*ECO 505, ECO 507, ECO 580 can be substituted for ECO 405, ECO 407, ECO 480 respectively with permission of Assistant Director of M.A. program. However, a total of 18 undergraduate Economics credits are still required.

Summary
Total required credit hours for the undergraduate portion: 26

See Baccalaureate Degree Requirements for general education and remaining university requirements.

Recommended Sequence of Program Requirements

FIRST YEAR
Fall�ECO 181 or ECO 182*; one of the following: MTH 121, MTH 131, MTH 141, MTH 241
Spring�ECO 181 or ECO 182*; one of the following: MTH 122, MTH 142, MTH 306

SECOND YEAR
Fall�One lower-level economics elective course
Spring�ECO 405, ECO 407

THIRD YEAR
Fall�ECO 480
Spring�ECO 507

FOURTH YEAR
Fall�ECO 505, ECO 580
Spring�ECO 576, ECO 581, one M.A. elective course

FIFTH YEAR
Fall�Four M.A. elective courses
Spring�Applied certificate courses

*ECO 181 and ECO 182 are recommended as economics electives. They are independent of each other and can be taken in either order.

Refer to the Graduate School's policies and procedures manual for requirements for master�s candidates .

Economics - B.A./M.B.A

Acceptance Criteria

Students must apply for and be accepted into the undergraduate economics major by the beginning of their second year of study, and should apply to the School of Management during their third year of study. The School of Management requires the GMAT as part of the application.

Advising Notes

Requires 150 credit hours for a BA/MBA degree: 90 credits at the undergraduate level, including the 41 credits required for an economics major and all university requirements, and 60 credits in the School of Management at the graduate level. Students must meet all of the requirements of each faculty, except for the reduction in total credit hours.

Students should consult the director of undergraduate studies in economics as early as possible in their decision-making process, in order to develop a sequence of coursework that is appropriate to their interests and objectives.

Prerequisite Courses

One of the following: MTH 121, MTH 131, MTH 141, MTH 241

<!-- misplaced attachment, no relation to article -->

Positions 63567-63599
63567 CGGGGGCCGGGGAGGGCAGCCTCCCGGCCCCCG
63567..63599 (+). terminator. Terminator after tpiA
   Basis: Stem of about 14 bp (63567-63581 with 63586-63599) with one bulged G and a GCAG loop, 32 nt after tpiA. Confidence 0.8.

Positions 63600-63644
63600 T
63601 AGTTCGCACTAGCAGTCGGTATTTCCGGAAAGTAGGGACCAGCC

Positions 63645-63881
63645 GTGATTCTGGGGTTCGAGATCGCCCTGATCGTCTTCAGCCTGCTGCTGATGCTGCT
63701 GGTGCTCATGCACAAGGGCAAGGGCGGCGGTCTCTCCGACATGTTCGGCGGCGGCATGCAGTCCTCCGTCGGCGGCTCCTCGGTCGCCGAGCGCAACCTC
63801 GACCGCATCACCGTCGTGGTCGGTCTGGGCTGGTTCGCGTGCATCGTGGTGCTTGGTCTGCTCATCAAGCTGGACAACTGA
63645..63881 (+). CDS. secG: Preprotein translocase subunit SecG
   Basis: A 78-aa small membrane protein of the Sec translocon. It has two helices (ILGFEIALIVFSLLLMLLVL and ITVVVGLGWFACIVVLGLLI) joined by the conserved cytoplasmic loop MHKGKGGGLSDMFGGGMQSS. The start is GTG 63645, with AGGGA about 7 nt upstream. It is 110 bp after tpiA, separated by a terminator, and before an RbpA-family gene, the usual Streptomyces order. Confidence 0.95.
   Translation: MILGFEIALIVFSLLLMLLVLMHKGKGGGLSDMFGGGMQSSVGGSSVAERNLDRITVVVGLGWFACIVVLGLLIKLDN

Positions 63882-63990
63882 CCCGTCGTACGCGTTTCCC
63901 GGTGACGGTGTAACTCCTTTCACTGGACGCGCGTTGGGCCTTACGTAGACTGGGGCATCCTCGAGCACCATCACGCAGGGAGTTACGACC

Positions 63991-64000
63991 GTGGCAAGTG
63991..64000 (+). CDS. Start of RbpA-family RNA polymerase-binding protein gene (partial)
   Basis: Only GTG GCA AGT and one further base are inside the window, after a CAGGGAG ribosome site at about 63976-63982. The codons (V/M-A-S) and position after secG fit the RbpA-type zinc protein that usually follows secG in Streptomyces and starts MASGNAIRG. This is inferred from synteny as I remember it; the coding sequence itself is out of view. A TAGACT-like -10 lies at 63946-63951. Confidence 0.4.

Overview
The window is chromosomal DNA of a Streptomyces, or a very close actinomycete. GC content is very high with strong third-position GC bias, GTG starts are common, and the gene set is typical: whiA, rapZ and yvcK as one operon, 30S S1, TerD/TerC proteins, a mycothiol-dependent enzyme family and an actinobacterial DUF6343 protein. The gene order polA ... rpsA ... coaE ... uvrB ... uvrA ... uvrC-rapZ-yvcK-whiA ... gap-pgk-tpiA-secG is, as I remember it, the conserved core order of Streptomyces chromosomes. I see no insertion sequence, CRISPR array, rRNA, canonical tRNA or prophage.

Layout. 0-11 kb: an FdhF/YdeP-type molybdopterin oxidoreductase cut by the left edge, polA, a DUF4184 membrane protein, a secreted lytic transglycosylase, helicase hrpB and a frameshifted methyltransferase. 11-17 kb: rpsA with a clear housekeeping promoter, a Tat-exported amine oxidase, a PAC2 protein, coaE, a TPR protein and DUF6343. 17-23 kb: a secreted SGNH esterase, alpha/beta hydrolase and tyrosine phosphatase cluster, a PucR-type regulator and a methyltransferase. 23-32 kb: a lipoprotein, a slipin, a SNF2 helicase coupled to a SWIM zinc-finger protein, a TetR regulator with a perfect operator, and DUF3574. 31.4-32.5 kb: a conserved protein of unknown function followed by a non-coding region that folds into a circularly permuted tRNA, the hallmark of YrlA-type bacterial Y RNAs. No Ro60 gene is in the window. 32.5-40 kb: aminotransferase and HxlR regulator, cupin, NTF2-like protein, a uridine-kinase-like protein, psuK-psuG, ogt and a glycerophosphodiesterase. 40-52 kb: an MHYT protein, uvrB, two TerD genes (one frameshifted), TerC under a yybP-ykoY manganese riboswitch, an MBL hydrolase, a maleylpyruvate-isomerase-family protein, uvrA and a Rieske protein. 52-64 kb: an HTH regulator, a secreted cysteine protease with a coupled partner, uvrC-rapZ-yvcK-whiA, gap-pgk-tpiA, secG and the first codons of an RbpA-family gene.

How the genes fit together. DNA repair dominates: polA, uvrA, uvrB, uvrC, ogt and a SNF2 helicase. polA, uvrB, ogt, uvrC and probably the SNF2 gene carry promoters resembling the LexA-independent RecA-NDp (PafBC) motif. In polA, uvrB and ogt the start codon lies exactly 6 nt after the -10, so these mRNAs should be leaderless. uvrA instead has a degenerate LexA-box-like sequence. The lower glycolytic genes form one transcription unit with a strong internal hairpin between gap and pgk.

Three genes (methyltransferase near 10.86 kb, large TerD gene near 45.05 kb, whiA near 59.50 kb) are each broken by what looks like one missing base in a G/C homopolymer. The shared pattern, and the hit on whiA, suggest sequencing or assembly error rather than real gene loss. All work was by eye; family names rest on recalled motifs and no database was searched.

Any two economics courses (ECO 181 and ECO 182 are highly recommended)

Required Courses

ECO 405 Microeconomic Theory
ECO 406 Topics in Microeconomics
ECO 407 Macroeconomic Theory
ECO 480 Econometrics I (may substitute MTH 411-MTH 412 or GEO 410-GEO 411 or EAS 305)
MGA 604 Financial Analysis and Reporting
MGB 601 Behavioral and Organizational Concepts for Management
MGE 601 Economics for Managers
MGF 631 Financial Management
MGT 601 (1/2 semester)
MGG 635 (1/2 semester)
MGQ 606 Probability and Statistics for Management
MGM 625 Marketing Management
MGO 630 Operations and Service Management
MGA 609
MGF 641 Strategic Management

Nine MBA electives**
Internship
11 undergraduate credits of economics electives at any level
Four additional 300/400-level economics electives, excluding ECO 495 and ECO 496
One of the following: MTH 122, MTH 142, MTH 306

Summary
Total required credit hours for the undergraduate portion: 41

See Baccalaureate Degree Requirements for general education and remaining university requirements.

Recommended Sequence of Program Requirements

FIRST YEAR
Fall�ECO 181 or ECO 182*; one of the following: MTH 121, MTH 131, MTH 141, MTH 241
Spring�ECO 181 or ECO 182*; one of the following: MTH 122, MTH 142, MTH 306

SECOND YEAR
Fall� ECO 405, ECO 407, one lower-level economics elective course
Spring�ECO 406, ECO 480

THIRD YEAR
Fall�Two upper-level economics elective courses
Spring�Two upper-level economics elective courses

FOURTH YEAR
Fall�MGA 604, MGB 601, MGE 601, MGQ 606, MGF 631 (1/2 semester), MGT 601 (1/2 semester)
Spring�MGM 625, MGS 630, MGA 609, MGO 641, MGF 631 (1/2 semester), MGG 635 (1/2 semester)

FIFTH YEAR
Fall�Four M.B.A electives**, internship
Spring� Five M.B.A electives**

*ECO 181 and ECO 182 are recommended as economics electives. They are independent of each other and can be taken in either order.